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Evidence-Based Decision Making

Evidence-Based Decision Making


Across the United States, governments and nonprofit organizations are working to address a range of pressing problems such as hunger, homelessness, unemployment, high rates of disease, failing schools, and teen pregnancy. There are a number of programs designed to target these issues. However, many of these well-intentioned efforts have failed to produce adequate improvements. If we are to solve these problems, we must dramatically accelerate the pace at which we learn what works and insist on services that deliver measurable results. Governments and nonprofits should continually analyze and evaluate the impact of their programs and try new approaches. Programs that are found to be successful should be replicated and scaled, while those that are not effective should be modified or eliminated.

One innovative funding model that governments and nonprofit organizations are using to implement evidence-based decision making is Pay for Success (PFS). PFS allows policymakers to test whether promising programs work, while ensuring that taxpayer dollars are allocated in a smart, efficient way. Under the PFS model, the government begins by identifying a problem. It then outlines the specific outcomes it would like to achieve. Next, it works with independent experts to choose an intervention and a high-performing service provider that has the greatest potential to produce the target results. Private investors and philanthropic organizations cover the up-front costs of the selected program, and the government agrees to “pay for success.” In other words, investors are repaid, and may receive a modest return, only if a third-party evaluator determines that the program has reached its goals. Investors are not repaid if the program falls short.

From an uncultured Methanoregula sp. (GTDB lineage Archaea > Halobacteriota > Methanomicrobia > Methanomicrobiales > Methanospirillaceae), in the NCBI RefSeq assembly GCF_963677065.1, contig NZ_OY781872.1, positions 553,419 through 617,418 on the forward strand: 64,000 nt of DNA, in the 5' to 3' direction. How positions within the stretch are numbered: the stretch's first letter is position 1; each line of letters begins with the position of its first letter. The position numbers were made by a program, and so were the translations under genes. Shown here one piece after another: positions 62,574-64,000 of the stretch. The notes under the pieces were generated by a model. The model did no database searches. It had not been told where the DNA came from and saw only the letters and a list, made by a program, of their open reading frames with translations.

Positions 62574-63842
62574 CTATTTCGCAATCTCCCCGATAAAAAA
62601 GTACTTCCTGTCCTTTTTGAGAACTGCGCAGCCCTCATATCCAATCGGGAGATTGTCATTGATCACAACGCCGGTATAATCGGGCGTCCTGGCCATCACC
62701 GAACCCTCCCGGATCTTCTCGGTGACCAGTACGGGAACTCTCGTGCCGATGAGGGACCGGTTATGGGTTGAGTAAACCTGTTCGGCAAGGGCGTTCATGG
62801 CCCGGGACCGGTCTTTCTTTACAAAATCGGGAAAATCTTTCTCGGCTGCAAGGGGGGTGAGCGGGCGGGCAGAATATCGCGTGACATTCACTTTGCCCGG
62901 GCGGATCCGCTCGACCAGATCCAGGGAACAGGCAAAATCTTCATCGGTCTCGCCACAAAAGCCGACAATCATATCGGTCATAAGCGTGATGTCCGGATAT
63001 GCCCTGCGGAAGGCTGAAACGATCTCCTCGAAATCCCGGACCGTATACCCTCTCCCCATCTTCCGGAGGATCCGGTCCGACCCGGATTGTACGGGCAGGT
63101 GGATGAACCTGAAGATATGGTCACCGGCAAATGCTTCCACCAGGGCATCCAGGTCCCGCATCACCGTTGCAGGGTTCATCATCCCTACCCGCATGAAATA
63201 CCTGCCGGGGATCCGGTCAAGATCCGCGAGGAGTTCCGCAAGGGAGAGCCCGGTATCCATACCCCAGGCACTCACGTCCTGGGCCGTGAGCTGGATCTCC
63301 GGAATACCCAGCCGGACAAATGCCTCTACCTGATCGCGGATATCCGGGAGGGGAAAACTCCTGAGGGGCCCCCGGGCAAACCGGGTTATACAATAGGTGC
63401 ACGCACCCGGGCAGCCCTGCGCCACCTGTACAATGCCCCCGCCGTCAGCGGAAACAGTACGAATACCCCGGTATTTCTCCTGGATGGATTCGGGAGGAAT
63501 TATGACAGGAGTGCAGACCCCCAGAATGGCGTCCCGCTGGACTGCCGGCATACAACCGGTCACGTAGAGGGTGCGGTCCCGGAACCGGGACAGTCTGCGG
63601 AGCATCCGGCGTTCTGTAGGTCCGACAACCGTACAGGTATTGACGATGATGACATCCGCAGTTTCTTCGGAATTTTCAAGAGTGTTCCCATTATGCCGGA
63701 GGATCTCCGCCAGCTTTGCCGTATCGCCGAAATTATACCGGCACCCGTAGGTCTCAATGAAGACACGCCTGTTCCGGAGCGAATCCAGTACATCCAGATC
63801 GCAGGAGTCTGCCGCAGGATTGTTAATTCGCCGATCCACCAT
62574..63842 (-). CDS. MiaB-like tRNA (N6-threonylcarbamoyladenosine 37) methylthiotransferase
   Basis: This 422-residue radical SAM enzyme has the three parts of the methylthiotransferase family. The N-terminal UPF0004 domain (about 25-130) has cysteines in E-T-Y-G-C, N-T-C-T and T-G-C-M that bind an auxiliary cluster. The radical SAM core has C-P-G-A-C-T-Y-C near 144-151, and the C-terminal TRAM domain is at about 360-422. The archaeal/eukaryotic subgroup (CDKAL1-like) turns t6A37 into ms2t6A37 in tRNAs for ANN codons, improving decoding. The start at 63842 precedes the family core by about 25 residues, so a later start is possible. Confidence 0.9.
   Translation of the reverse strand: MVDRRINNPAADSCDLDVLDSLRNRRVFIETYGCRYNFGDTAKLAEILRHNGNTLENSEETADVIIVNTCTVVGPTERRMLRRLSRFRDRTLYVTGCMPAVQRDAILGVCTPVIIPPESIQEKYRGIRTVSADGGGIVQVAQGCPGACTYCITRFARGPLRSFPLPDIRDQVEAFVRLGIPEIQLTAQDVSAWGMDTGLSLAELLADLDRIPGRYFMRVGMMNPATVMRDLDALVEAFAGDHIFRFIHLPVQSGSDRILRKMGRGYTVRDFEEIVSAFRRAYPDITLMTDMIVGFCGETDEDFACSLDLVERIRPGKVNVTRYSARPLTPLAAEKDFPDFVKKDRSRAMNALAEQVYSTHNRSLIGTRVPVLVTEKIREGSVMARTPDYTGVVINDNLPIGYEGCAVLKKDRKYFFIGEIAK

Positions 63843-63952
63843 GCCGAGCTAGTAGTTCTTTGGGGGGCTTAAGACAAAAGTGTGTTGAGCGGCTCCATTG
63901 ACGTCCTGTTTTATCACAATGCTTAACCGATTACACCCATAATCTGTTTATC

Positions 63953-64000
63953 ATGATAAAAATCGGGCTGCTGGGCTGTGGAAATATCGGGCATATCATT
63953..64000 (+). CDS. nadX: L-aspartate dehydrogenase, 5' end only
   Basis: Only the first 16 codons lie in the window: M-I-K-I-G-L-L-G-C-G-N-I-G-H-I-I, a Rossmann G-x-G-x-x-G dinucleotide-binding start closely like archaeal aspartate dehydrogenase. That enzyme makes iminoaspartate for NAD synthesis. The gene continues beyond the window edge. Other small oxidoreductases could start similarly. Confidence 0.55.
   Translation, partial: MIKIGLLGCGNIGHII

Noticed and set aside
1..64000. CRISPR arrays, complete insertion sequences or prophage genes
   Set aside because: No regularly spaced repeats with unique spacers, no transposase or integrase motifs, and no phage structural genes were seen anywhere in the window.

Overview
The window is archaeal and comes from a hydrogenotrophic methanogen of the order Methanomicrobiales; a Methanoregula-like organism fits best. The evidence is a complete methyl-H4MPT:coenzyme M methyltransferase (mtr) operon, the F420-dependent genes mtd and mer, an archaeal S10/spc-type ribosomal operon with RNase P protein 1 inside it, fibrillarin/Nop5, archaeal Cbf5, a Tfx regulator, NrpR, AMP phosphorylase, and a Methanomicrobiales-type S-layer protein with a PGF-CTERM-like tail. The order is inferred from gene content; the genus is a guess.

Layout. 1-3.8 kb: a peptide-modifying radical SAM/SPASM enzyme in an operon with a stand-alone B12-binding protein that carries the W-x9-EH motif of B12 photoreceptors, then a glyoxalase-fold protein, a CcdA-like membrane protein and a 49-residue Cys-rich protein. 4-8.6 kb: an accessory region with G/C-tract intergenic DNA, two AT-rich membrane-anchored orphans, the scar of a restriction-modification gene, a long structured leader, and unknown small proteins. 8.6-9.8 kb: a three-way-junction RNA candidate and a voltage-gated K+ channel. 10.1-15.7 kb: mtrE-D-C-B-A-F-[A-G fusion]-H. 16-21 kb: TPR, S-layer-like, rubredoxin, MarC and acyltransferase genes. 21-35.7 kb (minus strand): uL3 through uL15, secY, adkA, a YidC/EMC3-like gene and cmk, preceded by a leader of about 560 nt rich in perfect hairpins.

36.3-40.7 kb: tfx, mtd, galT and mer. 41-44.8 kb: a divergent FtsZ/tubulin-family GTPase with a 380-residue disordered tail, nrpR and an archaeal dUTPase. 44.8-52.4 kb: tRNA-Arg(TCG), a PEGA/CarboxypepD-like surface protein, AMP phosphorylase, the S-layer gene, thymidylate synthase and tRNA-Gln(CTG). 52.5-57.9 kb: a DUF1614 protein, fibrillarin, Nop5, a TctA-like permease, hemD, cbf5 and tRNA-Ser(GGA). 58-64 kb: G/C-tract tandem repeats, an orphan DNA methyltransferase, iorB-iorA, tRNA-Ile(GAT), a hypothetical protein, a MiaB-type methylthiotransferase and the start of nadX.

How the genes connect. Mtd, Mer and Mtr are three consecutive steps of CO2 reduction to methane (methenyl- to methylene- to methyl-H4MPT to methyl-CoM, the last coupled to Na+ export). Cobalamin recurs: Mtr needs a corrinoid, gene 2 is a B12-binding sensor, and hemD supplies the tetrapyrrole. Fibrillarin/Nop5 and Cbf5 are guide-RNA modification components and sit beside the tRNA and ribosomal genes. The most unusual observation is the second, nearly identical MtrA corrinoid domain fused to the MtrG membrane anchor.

LJAF has invested in two PFS initiatives and will recycle any returns into future projects. We support the New York State Workforce Reentry Program and the Massachusetts Juvenile Justice Initiative, both of which are designed to improve public safety and reduce recidivism. We also funded a pilot in Cuyahoga County, Ohio, aimed at reducing the amount of time children spend in foster care. In addition, we support entities that are providing technical assistance to help governments implement and evaluate PFS projects. As part of our effort to advance the model, we also partnered with the White House Office of Social Innovation and Civic Participation and the Nonprofit Finance Fund to co-host a series of regional PFS summits.

Beyond our work in PFS, LJAF supports evidence-based decision making by funding a number of policy labs that are using data to take a fresh look at the best ways to provide social services. For example, the Government Performance Lab at the John F. Kennedy School of Government at Harvard University works with governments to identify creative ideas that will help improve public sector operations. New programs are implemented and rigorously evaluated. The results are then communicated so that stakeholders know if, and to what degree, government has improved.